Earl and Schafer take office, closing the book on a tumultuous six months for MSA

Vice Chancellor for Student Affairs Cathy Scroggs: “We’ve lived through an interesting year. We know that we’ve got to do better. And all the people in this room are committed to that.”
Newly elected MSA president Sean Earl gives his inaugural address on April 9 in the Student Center.

On a small stage in the middle of the Student Center on Saturday, Sean Earl and Tori Schafer took their oaths of office.

MSA’s trademark black and gold letters displayed prominently in the background as Earl thanked the students for allowing him the opportunity to rebuild their trust in MSA.

Earl and Schafer were elected into office in March during the special election, which was held when evidence came to light about campaign infractions against President-elect Haden Gomez.

Family, friends and fellow MSA members looked on as Earl and Schafer each gave their inaugural address. The first to deliver her speech, Schafer fought back tears as she described how her parents had raised her to be both independent and compassionate.

Schafer, who comes from a small town in Ohio, told the audience how she had to use her dad’s credit card to pay MU’s application fee because her mother was skeptical about letting her attend college in Missouri. Schafer said her mother’s doubt persisted until the family visited MU’s campus for the first time.

“It was obvious she was going to rise to the top no matter what she did,” her father, Mark Schafer said. “She’s going to leave a mark on Missouri before she leaves.”

“If she leaves,” her mother Shelly Schafer added jokingly.

In his inaugural address, Earl also gave credit to his family, mentors and friends, saying it was only because of them that he was able to reach the office of MSA president.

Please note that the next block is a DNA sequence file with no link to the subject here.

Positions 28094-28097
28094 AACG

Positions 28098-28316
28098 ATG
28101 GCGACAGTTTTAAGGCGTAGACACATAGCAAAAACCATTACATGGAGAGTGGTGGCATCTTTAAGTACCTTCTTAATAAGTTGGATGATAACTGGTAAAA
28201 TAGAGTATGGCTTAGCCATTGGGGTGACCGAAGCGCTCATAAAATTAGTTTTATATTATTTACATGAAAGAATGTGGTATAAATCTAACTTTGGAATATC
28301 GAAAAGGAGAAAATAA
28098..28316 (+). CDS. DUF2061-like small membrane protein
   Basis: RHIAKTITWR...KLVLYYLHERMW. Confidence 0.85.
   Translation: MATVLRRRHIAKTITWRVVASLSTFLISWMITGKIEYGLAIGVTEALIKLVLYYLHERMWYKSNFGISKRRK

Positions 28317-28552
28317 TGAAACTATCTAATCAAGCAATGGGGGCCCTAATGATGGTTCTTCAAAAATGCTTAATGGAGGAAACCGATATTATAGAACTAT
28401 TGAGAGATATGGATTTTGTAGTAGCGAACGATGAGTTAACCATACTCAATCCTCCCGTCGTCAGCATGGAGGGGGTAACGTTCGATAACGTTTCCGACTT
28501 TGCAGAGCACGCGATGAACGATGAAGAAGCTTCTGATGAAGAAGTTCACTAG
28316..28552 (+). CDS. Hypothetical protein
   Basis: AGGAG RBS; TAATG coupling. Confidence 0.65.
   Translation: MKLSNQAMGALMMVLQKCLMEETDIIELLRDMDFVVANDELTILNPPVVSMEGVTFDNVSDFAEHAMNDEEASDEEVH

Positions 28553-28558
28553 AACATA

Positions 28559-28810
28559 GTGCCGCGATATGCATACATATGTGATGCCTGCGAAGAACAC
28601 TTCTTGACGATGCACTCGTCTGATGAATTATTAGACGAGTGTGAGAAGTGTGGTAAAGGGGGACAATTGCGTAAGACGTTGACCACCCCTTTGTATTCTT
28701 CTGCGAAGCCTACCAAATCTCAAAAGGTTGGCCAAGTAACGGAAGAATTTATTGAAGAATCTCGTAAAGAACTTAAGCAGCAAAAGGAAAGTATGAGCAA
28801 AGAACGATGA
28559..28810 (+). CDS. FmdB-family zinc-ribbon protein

Earl’s mother, Evelyn Moore, who was unable to be at Traditions Plaza when the results of the election were announced, said she was glad she was able to see him take on his role officially.

“Just being here and watching (Sean) and Tori give their speeches, it was very touching,” she said. “I’m a proud mama today.”

Former MSA President Payton Head, who Earl counted as one of his mentors, gave the closing remarks. During an interview after the inauguration, Head said he is happy to know Earl not only as his successor, but also as his friend.

“He’s someone that I always know I can call on,” Head said. “That’s why he’s going to be amazing for the students here. Because if I know that I can call up Sean for anything, he’s going to feel that way towards anything and anybody.”

Faculty members were also on hand to speak at the inauguration. Vice Chancellor for Student Affairs Cathy Scroggs gave the opening speech and emphasized the importance of keeping MSA relevant.

Scroggs noted MSA’s importance in creating the LGBTQ Center, the RSVP Center and the Student Recreation Complex. The RSVP Center was an MSA auxiliary before it moved to the Department of Student Life, according to previous Maneater reporting.

Scroggs said that student government and the administration should push each other to improve MU so that they can “move forward together.”

“We’ve lived through an interesting year,” Scroggs said. “We know that we’ve got to do better. And all the people in this room are committed to that.”

Before the inauguration, Vice Provost of Undergraduate Studies Jim Spain, who served as the event’s keynote speaker, challenged Earl and Schafer to take on their leadership roles wholeheartedly.

As he spoke on the importance of leadership that fulfills students’ “enduring needs,” Spain often turned from the crowd to address the president- and vice president-elect directly.

“Let’s explore a new model for making Mizzou great,” Spain said. “Perhaps we can not only lead at becoming a better institution, but we can lead by using a system, an approach that helps us meet the needs of the people that we collectively serve. Thank you in advance for the hard work that lies ahead.”

Despite the events of last semester and the controversies in MSA, Schafer said she still believes in the power MU and student government have to create positive change.

“I wish everyone who doubted our student population this past semester could see what I’ve seen in the past few months,” Schafer said in her speech. “I wish they could see how the Mizzou family can come together because we want a better university. Students, alumni, faculty, staff and administration truly care about making this university great for generations to come.”

Edited by Allyson Vasilopulos | avasilopulos@themaneater.com

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